Reverso Blog

Keep up with the current news, products and articles from Reverso.

The Low-Down on Ultra-Low-Sulfur Diesel Boat Fuel

- Friday, November 18, 2011
The Low-Down on Ultra-Low-Sulfur Diesel Boat Fuel - Anything to Worry About?

ALEXANDRIA, Va., November 17, 2011 - As a way to reduce particulate matter, ultra-low-sulfur diesel (ULSD), with only 15 ppm or less of sulfur, was mandated for use in most vehicles, boats and machinery as of December 2010. As a practical matter, however, ULSD has been around since late 2006 when 2007 model year vehicles with more advanced emissions control devices began requiring its use in cars. And since most fuel refiners don't have the capacity to offer more than one type of diesel, it's also been sold at marinas ever since.

During that time, the BoatUS Damage Avoidance Program has kept a close look out for any potential problems with the newer, environmentally-friendly fuel. Recently, the boat owner association's Damage Avoidance Program publication, Seaworthy, The BoatUS Marine Insurance and Damage Avoidance Report, investigated the issue and has these findings to share:

Lubricity: In diesel engines, having enough "lubricity" in the fuel is critical - without it, the engine would grind itself to a premature death. A lot of publicity has been given to ULSD because the process of removing sulfur from diesel fuel also removes much of the fuel's lubricity. Contrary to what some have said, however, lubricity is not a problem with ULSD. Minimum lubricity is a requirement of the ASTM-D975 diesel fuel standard and oil companies typically use a synthetic additive to return fuel to its pre-ULSD lubricity levels.  

Cetane: All diesel fuel must have a cetane rating of at least 40. Most regular diesel fuel has a cetane rating of 43 to 45, which should be fine for most boat engines.  The good news is that the cetane numbers remained the same with ULSD.

Gaskets: When the transition was made to low-sulfur diesel (LSD) in 1993, there were problems with leaking gaskets. Newer gaskets that resist leaking were developed, but there were some fears that the gaskets might not stand up to ULSD. After talking to numerous marina owners and engine manufacturers, leaking gaskets don't appear to be a problem.

Water and "Bugs": Microbial growth - bugs - need water to grow and have always been a concern with diesel fuel. ULSD holds less water than older, higher-sulfur fuels, which means that any water entering the tank is less likely to be absorbed and instead more likely to become a breeding ground for bugs. Biocides (and cold weather) kill the bugs but their tiny little carcasses pile up in funereal goo at the bottom of the tank. Tanks may need to be cleaned more often to prevent clogged filters and corrosion. The best defense is to keep tanks as full as possible (especially over winter storage) and keep a routine eye on the water separator.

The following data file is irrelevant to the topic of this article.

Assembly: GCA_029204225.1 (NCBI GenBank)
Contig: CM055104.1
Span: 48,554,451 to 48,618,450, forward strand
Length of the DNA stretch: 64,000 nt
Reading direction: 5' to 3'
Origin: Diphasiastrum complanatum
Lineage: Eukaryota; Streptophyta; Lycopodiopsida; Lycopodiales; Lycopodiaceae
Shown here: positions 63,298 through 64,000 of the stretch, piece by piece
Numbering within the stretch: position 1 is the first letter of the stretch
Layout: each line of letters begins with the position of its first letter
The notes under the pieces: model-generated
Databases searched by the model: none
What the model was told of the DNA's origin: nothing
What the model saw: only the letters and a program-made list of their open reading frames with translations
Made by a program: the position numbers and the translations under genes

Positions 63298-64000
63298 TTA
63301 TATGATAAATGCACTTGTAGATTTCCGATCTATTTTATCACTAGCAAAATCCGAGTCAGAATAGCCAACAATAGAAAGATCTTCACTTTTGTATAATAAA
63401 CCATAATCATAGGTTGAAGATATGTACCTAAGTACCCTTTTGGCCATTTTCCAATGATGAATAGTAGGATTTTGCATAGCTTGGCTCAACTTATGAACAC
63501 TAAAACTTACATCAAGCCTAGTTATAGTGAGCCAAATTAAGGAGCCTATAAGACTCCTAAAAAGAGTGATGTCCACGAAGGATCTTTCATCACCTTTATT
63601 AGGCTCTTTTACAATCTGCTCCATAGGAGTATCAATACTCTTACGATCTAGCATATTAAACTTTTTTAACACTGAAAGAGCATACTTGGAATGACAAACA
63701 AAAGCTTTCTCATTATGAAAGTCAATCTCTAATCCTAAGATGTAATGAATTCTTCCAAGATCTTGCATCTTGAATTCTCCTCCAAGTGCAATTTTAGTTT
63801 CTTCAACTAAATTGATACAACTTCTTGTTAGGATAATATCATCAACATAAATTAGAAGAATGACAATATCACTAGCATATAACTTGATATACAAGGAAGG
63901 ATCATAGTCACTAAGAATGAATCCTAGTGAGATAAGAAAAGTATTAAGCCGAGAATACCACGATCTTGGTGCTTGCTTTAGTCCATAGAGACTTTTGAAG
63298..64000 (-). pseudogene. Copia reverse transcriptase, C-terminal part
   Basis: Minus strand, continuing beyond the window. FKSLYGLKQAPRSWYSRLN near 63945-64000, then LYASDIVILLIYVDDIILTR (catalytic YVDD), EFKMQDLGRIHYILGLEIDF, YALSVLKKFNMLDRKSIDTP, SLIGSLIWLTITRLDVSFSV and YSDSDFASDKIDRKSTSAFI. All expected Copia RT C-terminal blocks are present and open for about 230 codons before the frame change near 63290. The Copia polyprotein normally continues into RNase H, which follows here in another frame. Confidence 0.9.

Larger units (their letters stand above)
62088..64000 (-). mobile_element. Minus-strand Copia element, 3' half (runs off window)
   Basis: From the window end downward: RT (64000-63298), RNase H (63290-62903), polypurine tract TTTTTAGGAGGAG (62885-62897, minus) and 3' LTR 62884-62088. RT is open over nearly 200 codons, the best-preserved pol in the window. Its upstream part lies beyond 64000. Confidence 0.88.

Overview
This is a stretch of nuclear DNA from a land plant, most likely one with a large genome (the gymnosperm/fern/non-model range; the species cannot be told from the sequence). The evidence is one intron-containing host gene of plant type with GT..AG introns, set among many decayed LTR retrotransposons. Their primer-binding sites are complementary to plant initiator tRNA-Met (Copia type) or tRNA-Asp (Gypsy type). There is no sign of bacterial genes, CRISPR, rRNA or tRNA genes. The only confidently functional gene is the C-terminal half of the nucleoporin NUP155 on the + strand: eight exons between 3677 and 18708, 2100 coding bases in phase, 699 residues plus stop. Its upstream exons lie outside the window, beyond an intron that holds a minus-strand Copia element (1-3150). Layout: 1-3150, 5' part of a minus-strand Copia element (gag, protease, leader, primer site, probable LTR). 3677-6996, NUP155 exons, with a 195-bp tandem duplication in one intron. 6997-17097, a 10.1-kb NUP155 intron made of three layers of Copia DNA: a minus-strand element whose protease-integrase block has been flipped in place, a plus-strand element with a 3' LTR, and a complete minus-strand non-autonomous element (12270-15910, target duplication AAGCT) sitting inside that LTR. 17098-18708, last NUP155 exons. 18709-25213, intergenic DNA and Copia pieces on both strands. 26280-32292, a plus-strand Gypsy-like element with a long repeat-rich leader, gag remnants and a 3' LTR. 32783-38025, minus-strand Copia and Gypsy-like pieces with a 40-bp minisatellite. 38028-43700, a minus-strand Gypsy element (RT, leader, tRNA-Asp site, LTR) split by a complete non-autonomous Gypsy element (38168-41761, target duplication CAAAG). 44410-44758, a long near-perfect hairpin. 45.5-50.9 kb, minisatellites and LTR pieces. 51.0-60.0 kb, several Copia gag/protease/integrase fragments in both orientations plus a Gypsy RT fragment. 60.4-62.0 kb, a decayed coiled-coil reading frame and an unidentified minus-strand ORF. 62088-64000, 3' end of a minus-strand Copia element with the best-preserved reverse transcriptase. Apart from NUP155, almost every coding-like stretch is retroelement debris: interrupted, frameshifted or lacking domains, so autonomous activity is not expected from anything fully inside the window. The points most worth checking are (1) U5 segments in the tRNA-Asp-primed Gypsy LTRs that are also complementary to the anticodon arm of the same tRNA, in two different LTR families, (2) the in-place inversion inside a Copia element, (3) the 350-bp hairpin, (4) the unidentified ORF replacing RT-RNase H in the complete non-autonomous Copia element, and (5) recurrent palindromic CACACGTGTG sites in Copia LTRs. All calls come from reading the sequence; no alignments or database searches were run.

Courtesy of NEWS From BoatUS
Boat Owners Association of The United States
880 S. Pickett St., Alexandria, VA 22304
BoatUS Press Room at 


Fuel Polishing - Diesel Fuel Service Cart

- Monday, May 09, 2011
The Diesel Fuel Service Cart (DFS Cart) from Reverso Pumps, Inc. is the first portable 3-in-1 fuel polishing system on the market that is lightweight, streamlined and designed to meet exacting industry standards for safety and efficiency. The compact DFS Cart can be maneuvered and operated by one person and wheels easily up to a vessel, tank or equipment. It also can easily go up-and-down stairs due to the built-in skids.

The DFS Cart utilizes the world-class 5-stage Separ Filter fuel/water filtration system that removes water and 99.9% of particulate from diesel fuel. Unlike competitor carts, the Reverso Pumps DFS Cart has numerous safety and environmental features including maintenance alarms, clogged filter alarms, a drip pan for spillage, shut-off valves and water level shutdown features.

The DFS Cart not only polishes stored fuel in underground and above-ground storage tanks, but also cleans the fuel when dispensing into equipment or polishes the fuel already in tanks.